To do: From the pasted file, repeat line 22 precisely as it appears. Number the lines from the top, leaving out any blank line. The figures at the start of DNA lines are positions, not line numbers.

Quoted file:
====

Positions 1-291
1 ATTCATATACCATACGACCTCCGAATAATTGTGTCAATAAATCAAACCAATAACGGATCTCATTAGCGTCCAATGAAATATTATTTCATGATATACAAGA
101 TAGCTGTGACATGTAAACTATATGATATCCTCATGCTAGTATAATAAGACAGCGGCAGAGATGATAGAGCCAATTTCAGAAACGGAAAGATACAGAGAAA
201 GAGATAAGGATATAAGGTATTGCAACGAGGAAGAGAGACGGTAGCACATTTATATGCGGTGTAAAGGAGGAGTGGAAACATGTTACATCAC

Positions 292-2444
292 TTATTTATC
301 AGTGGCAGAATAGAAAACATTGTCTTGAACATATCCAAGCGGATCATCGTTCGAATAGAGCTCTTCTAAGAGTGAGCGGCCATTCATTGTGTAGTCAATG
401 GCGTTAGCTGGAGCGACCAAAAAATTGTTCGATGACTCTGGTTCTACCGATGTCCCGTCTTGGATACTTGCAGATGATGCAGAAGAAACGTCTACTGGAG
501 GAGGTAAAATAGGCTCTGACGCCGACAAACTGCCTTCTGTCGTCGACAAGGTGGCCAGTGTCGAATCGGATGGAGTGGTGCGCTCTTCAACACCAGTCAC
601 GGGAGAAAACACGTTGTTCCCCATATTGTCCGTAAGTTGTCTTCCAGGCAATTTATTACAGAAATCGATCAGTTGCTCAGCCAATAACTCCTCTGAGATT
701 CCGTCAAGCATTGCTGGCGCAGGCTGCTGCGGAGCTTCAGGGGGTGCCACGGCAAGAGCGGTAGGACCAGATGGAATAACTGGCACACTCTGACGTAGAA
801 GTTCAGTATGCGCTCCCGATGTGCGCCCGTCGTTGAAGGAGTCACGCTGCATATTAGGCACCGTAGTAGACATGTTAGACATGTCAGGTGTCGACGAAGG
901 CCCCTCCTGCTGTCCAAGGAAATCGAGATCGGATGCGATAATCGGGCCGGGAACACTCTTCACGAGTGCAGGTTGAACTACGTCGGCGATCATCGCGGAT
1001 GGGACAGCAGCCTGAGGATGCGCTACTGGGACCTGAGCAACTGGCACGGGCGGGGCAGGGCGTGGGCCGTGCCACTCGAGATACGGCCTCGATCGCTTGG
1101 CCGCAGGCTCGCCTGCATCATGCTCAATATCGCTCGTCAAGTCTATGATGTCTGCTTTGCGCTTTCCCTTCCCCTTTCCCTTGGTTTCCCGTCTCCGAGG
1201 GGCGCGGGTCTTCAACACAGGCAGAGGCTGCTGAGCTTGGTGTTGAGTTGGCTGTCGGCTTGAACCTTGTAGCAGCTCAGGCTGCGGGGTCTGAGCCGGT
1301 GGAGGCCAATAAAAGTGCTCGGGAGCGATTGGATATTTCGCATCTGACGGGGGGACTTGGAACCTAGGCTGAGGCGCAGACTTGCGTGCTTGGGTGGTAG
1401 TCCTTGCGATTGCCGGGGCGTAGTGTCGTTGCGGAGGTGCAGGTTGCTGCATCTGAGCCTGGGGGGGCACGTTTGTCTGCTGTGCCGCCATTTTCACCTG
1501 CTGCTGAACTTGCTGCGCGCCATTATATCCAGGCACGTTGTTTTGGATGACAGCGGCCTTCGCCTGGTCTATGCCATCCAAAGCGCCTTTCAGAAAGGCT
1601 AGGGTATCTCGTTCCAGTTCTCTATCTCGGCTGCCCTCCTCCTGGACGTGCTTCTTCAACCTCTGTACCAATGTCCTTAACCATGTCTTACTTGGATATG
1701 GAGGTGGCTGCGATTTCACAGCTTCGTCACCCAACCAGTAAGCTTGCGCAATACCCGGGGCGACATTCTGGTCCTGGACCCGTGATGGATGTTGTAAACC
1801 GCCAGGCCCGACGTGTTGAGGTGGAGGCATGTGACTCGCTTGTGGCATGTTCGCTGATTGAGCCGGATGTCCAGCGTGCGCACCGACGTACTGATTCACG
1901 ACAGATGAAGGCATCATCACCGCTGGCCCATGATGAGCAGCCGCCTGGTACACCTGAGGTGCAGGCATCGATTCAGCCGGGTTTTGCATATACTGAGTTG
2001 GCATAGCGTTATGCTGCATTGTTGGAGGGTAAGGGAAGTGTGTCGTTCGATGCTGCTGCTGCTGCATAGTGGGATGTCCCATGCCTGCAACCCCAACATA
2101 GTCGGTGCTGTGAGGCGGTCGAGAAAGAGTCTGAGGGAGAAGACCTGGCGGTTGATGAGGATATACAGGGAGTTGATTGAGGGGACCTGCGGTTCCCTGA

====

1801 GCCAGGCCCGACGTGTTGAGGTGGAGGCATGTGACTCGCTTGTGGCATGTTCGCTGATTGAGCCGGATGTCCAGCGTGCGCACCGACGTACTGATTCACG